which has the solution π = (1/8,3/8,3/8,1/8)

In the general case we find the stationary measure

The interpretation is the following: Say we choose the initial state X_{0} according to π, that is P(X_{0}=i) = π_{i}. Then π_{i} is the long-run proportion of time the chain spends at state i, that is π_{i} = lim ∑^{N}_{k=1} I[X_{n}=i]/N.

** Example :** For the Ehrenfest chain this is illustrated in **ehrenfest** with which=2.

** Example :** (Random Walk) Let S be the integers and define a Markov chain by p_{i,i+1} = p and p_{i,i-1} = q = 1-p. A stationary measure is given by π_{i}=1 for all i because (πP)_{i} = 1p+1q = 1.

Now assume p≠q and define π_{i} =(p/q)^{i}. Then

Note that this shows that stationary measure are not unique.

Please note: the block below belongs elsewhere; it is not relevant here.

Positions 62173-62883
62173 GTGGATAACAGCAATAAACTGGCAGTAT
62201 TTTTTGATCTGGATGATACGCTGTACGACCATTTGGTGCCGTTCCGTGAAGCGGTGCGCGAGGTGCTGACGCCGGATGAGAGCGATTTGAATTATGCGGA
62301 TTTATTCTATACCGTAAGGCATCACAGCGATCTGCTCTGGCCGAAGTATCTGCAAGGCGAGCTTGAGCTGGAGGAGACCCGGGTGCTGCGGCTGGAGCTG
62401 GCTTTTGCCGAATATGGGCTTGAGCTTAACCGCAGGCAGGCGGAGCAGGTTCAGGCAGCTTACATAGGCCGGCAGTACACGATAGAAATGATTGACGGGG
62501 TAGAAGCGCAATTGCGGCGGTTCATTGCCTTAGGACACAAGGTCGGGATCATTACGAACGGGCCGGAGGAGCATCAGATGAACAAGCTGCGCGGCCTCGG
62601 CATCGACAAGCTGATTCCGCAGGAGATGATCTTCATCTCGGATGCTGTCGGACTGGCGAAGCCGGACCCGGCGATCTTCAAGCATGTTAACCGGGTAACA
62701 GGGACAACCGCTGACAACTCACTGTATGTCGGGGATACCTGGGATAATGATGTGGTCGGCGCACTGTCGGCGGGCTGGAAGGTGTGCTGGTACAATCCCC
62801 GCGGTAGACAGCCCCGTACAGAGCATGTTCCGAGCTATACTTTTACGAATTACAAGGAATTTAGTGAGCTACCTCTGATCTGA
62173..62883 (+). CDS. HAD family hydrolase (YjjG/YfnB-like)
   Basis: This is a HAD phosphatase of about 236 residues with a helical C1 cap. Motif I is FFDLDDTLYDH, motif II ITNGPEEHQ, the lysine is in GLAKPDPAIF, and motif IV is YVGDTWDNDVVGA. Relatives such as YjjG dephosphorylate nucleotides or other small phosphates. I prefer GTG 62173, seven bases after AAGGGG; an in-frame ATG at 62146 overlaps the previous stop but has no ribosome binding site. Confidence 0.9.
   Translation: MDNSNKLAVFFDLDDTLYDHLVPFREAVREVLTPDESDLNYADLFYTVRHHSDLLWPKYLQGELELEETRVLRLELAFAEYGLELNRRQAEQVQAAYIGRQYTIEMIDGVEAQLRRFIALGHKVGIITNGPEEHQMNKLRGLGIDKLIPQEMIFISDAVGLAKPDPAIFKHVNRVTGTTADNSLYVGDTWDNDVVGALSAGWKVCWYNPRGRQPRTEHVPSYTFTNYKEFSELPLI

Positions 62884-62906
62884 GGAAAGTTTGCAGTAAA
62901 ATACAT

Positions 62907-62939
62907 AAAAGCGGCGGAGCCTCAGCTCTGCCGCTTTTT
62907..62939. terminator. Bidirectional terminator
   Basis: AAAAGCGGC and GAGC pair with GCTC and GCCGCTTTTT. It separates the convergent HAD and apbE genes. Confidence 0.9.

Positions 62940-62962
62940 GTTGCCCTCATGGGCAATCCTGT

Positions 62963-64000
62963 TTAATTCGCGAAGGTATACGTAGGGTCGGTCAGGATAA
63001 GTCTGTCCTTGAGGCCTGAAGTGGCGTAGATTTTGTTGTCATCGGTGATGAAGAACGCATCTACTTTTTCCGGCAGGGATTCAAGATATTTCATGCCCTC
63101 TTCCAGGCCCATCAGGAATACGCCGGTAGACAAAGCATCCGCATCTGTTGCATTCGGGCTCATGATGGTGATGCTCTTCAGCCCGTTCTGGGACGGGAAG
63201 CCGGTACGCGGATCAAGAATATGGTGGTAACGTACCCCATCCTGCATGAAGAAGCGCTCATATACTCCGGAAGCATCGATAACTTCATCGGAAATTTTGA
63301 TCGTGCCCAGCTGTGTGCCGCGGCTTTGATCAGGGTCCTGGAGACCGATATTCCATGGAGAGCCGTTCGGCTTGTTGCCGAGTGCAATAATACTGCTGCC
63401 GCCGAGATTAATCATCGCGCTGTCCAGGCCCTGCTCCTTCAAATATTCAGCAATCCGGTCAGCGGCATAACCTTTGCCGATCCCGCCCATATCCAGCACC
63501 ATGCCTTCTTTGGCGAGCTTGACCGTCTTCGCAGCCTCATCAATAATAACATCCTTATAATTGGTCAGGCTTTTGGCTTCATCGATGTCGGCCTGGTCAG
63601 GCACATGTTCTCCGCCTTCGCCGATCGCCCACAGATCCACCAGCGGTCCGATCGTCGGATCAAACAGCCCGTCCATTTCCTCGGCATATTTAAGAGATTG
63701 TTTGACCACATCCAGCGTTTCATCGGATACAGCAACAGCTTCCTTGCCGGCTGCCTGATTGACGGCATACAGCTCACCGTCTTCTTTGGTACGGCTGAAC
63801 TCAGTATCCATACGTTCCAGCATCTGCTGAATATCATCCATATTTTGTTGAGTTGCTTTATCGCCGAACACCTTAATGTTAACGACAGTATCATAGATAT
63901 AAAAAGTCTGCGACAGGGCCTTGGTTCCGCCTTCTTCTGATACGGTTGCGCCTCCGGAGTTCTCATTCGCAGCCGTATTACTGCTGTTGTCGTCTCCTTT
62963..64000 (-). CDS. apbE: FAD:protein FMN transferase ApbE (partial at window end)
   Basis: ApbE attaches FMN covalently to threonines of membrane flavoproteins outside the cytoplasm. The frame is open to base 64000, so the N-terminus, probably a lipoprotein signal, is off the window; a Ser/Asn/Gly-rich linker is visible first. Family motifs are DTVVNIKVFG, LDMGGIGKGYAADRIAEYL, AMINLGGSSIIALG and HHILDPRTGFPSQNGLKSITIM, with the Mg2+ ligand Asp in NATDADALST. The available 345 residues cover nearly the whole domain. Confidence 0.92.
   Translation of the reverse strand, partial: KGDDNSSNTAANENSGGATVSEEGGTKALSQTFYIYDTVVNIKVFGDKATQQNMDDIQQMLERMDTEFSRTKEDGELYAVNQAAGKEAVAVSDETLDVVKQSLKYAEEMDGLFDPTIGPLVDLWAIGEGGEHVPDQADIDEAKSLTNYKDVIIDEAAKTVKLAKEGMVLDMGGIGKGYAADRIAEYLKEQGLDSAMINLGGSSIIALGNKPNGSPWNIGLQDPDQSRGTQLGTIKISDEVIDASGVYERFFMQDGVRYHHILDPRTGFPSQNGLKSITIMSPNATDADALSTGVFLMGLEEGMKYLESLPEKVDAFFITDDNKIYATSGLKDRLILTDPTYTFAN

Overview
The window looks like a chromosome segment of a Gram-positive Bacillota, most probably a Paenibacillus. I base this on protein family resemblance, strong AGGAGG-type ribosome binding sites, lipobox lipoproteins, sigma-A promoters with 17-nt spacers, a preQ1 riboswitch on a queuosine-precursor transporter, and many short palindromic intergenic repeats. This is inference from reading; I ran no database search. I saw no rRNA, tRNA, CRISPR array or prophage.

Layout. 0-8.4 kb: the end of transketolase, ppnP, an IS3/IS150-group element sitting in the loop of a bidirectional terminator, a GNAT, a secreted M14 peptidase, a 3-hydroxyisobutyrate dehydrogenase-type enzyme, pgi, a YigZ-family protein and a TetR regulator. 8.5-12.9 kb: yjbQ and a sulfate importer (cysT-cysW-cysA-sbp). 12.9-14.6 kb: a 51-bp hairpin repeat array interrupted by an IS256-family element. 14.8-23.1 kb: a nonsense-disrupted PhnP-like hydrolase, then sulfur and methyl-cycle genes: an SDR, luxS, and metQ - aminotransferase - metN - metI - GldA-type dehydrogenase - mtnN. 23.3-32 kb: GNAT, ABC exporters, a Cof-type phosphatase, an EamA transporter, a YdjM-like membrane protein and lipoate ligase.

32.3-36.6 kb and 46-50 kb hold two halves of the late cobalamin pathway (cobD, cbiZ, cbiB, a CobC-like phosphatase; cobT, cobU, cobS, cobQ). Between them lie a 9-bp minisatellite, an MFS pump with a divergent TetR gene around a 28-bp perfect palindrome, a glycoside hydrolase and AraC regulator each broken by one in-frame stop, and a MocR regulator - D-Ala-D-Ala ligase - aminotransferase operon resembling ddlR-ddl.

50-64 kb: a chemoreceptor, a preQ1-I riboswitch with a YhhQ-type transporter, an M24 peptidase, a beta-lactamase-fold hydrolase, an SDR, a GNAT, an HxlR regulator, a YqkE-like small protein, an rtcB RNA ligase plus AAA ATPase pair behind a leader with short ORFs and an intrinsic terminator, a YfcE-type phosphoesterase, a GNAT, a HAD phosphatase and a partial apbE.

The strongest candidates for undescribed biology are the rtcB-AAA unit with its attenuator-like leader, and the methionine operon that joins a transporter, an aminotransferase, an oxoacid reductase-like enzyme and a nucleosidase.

One use of the stationary distribution is an extension of the WLLN to Markov chains. That is, say h is a function on the state space, then

where Z is a r.v. with pmf π.

This is illustrated in **ehrenfest** with which=3 for h(x)=x, h(x)=x^{2} and h(x)=log(x+1)

One of the main results for Markov chains is the following:

If the Markov chain {X_{n}} is irreducible and ergodic, thenn

** Example:** Of course this result does not apply to the Ehrenfest chain, which is not aperiodic, but the result holds anyway as we have seen.

Here is another property of Markov chains: A Markov chain is said to be time-reversible if π_{i}P_{ij}=π_{j}P_{ji} for all i≠j. It can be shown that for a time reversible Markov chain if the chain is started from π and run backwards in time it again has transition matrix P.

** Example :** The Ehrenfest chain is time-reversible. We will show this for the case i=k, j=k+1:

**Example:** consider the following Markov chain: if at i it next moves to i+1 with probability p or to 1 with probability 1-p. Let's find its stationay distribution:

so the stationary distribution is a geometric!

Let's do a simulation and check, done in **mark1()**